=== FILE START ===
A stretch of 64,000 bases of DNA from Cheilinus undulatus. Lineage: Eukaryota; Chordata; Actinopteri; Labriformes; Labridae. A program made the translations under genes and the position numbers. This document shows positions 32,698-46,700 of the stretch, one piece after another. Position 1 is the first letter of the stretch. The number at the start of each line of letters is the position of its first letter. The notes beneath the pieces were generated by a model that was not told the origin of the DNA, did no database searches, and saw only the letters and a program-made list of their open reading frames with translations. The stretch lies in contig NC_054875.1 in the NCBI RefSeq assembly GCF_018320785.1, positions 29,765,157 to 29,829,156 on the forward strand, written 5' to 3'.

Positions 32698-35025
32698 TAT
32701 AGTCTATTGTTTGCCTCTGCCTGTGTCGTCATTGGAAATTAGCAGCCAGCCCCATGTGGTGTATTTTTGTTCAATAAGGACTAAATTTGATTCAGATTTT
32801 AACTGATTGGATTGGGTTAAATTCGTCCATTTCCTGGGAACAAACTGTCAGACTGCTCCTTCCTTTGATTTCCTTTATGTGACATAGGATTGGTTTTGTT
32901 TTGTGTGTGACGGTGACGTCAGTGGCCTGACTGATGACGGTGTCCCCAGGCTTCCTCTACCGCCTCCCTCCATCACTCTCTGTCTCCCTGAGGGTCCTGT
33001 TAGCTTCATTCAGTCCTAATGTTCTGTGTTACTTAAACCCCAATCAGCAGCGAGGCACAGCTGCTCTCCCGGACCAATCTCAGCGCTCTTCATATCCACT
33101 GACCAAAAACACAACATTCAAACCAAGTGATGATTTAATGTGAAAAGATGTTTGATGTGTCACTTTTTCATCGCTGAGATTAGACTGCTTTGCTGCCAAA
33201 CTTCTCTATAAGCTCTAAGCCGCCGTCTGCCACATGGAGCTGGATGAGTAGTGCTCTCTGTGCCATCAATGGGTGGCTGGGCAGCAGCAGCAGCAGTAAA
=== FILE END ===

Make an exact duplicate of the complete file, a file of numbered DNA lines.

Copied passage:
A stretch of 64,000 bases of DNA from Cheilinus undulatus. Lineage: Eukaryota; Chordata; Actinopteri; Labriformes; Labridae. A program made the translations under genes and the position numbers. This document shows positions 32,698-46,700 of the stretch, one piece after another. Position 1 is the first letter of the stretch. The number at the start of each line of letters is the position of its first letter. The notes beneath the pieces were generated by a model that was not told the origin of the DNA, did no database searches, and saw only the letters and a program-made list of their open reading frames with translations. The stretch lies in contig NC_054875.1 in the NCBI RefSeq assembly GCF_018320785.1, positions 29,765,157 to 29,829,156 on the forward strand, written 5' to 3'.

Positions 32698-35025
32698 TAT
32701 AGTCTATTGTTTGCCTCTGCCTGTGTCGTCATTGGAAATTAGCAGCCAGCCCCATGTGGTGTATTTTTGTTCAATAAGGACTAAATTTGATTCAGATTTT
32801 AACTGATTGGATTGGGTTAAATTCGTCCATTTCCTGGGAACAAACTGTCAGACTGCTCCTTCCTTTGATTTCCTTTATGTGACATAGGATTGGTTTTGTT
32901 TTGTGTGTGACGGTGACGTCAGTGGCCTGACTGATGACGGTGTCCCCAGGCTTCCTCTACCGCCTCCCTCCATCACTCTCTGTCTCCCTGAGGGTCCTGT
33001 TAGCTTCATTCAGTCCTAATGTTCTGTGTTACTTAAACCCCAATCAGCAGCGAGGCACAGCTGCTCTCCCGGACCAATCTCAGCGCTCTTCATATCCACT
33101 GACCAAAAACACAACATTCAAACCAAGTGATGATTTAATGTGAAAAGATGTTTGATGTGTCACTTTTTCATCGCTGAGATTAGACTGCTTTGCTGCCAAA
33201 CTTCTCTATAAGCTCTAAGCCGCCGTCTGCCACATGGAGCTGGATGAGTAGTGCTCTCTGTGCCATCAATGGGTGGCTGGGCAGCAGCAGCAGCAGTAAA